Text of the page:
Off to a Roaring Start
2019 - 2020 Season
By Ryan Caldwell
The Washington Irish came barreling out of the gate in 2019, with both teams establishing themselves in competitive position to push for playoffs in the spring. D3 is on top of the table with and 8-0 record, and D1 is in the hunt for a South division playoff berth with losses only to table leader Potomac Exiles and North division leader Rocky Gorge. D3 boasts statement wins over longtime division contenders Washington Renegades and Western Suburbs, as well as current second-place Severn River, and both teams joined forces for a victorious doubleheader over local rivals NOVA on September 21st.
“All season, we’ve emphasized the need to work together as a team to achieve our goals,” said Club Captain Chris Curtin. “I think our on-field results show what happens when we put in the work, push each other, and trust in each other. Every player out there is making plays and tackles to get us to where we need to be.”
Though new players, including John Stapleton and Darien Pickett from Old Glory, Steve Nabors, late of Renegades, and Javier Villar-Sanchez of Spain, have made an impact, much of the Irish improvement has been of the homegrown sort. Veteran Irish players including James “JMac” McIntyre, Jay Topshe, Mark Seiss, and Frank Hollowell have all contributed hard minutes as the Irish have ascended the standings, while younger players including Julian Graham, Matt Horrigan, and John Pitsenbarger have continued to improve.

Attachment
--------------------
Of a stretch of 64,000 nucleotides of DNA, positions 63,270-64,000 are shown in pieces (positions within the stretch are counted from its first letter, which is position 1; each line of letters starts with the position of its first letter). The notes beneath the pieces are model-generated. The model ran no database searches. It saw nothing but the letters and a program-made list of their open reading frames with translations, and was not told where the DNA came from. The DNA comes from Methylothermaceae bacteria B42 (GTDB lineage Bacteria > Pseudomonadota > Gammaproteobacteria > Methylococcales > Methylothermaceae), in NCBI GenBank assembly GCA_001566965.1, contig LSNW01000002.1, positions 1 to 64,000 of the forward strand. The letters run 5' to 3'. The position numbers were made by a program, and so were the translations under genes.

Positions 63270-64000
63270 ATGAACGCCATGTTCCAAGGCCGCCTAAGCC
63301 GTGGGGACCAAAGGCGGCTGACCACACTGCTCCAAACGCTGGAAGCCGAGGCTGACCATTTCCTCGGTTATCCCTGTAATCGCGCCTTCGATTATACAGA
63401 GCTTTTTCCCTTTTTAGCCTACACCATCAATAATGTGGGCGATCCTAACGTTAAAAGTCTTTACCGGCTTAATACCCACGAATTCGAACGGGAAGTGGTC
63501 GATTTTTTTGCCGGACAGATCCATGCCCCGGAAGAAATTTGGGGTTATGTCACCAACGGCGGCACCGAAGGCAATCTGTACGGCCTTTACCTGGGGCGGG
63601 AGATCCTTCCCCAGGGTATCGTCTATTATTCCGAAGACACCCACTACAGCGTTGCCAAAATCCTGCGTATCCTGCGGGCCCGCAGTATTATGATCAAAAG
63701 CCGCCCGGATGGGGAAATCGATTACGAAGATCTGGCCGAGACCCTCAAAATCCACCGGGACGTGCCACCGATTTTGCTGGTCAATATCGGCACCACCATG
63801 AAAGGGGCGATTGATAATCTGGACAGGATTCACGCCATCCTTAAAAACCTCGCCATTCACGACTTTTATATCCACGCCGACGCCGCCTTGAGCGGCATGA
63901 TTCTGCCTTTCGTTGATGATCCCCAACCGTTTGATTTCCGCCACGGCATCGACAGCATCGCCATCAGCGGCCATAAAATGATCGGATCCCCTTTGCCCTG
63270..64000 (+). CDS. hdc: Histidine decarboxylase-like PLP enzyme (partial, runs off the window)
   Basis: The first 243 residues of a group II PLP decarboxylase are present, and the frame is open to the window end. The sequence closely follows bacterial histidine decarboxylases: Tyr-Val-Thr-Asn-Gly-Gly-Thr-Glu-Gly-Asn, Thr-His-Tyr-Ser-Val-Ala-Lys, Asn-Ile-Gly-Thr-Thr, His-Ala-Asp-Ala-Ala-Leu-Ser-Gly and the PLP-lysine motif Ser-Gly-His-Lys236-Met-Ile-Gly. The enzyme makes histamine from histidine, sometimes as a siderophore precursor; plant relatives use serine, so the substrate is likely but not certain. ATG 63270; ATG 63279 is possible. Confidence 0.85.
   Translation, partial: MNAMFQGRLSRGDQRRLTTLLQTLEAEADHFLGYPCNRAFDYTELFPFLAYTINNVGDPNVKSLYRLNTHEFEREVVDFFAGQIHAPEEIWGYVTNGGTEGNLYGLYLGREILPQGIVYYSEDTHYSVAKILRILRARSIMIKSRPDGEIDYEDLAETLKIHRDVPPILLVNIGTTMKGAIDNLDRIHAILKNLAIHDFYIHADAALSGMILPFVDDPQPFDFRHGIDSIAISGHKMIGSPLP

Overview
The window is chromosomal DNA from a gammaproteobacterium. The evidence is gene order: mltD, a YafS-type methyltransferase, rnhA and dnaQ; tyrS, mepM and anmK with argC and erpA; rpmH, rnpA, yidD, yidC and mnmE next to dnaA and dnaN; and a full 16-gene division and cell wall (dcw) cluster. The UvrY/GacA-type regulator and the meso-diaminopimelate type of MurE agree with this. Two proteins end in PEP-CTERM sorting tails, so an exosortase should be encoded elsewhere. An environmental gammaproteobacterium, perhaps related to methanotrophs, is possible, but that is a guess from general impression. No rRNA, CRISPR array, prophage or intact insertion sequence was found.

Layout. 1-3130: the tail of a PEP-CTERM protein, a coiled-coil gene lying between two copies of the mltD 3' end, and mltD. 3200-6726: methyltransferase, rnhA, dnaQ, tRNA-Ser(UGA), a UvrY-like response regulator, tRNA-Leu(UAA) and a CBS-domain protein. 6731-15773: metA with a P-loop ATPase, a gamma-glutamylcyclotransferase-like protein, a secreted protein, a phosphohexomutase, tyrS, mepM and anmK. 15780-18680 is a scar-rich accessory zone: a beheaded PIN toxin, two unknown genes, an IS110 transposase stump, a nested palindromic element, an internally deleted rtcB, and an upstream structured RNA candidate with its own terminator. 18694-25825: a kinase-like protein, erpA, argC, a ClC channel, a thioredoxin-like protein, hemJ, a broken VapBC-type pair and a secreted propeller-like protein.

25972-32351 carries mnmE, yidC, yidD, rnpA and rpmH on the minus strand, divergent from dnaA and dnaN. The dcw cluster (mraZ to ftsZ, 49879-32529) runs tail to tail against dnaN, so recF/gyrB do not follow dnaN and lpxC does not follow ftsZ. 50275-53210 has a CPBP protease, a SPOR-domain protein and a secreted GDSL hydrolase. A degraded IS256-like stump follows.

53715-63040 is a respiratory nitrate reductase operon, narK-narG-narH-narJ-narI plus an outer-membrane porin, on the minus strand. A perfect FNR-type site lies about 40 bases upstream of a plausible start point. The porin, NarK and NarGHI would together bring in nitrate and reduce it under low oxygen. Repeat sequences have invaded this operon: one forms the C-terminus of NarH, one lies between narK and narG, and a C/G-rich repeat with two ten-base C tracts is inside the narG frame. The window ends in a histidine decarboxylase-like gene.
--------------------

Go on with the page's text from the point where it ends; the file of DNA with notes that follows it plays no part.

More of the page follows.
“It’s a tremendous feeling to be out here every week,” said D3 Captain James “JT” Thompson. “There’s nothing like wearing the crest and trusting in your mates to win the day.”
The Irish are running Head Coach Toga Fanueli’s system with aplomb, while the influence of Assistant Coach Darryl Cross on defensive structure and alignment has been felt throughout the squad.
“We’ve had a great start to the season,” says Curtin. “We look forward to a playoff push in the spring!”
A Note from the President
By Packy Griffin
Congratulations to you all! This year marks the fortieth year as a club for the Washington Irish! In 1980, a few visionary pioneers who shared a love for our sport founded a community that has grown into the club we celebrate today. For four decades, members of the Washington Irish have demonstrated competitiveness on the pitch and unrivaled community off of it. I believe there is more to celebrate today than ever, and I hope you feel proud of the literal blood, sweat, and tears that have led us to this milestone.
For those who have followed the Washington Irish through the fall Mid-Atlantic Conference season, you’ll recognize the efforts of our boys to uphold our strong history on the pitch. With only three matches remaining, the club boasts a combined record of 10-3! The Division 1 side sits in second place in the MAC South, having played two fewer matches than the leaders of the table, and the Division 3 side is unbeaten atop the MAC Central table. We’re aiming to pick up where we left off in the spring and finish the 2019-2020 season strong, and I encourage all of you, near and far, to support our boys!
While it’s an exciting time to be Irish, the broader rugby community has much to celebrate as well. Eyes are turning toward our sport close to home and around the world. Nearby, Old Glory DC prepares for their inaugural season in Major League Rugby, and rugby veterans and debutants alike were fixated on the ongoing World Cup action in Japan. Throw in the success of the USA Eagles Sevens teams, both women and men, and the approaching 2020 Olympics, and it becomes readily apparent how swiftly rugby is growing throughout the United States and beyond. The Washington Irish strive to be the gold standard of club rugby in the nation’s capital, and we continue to welcome players and enthusiasts of all experience levels and backgrounds to our sport.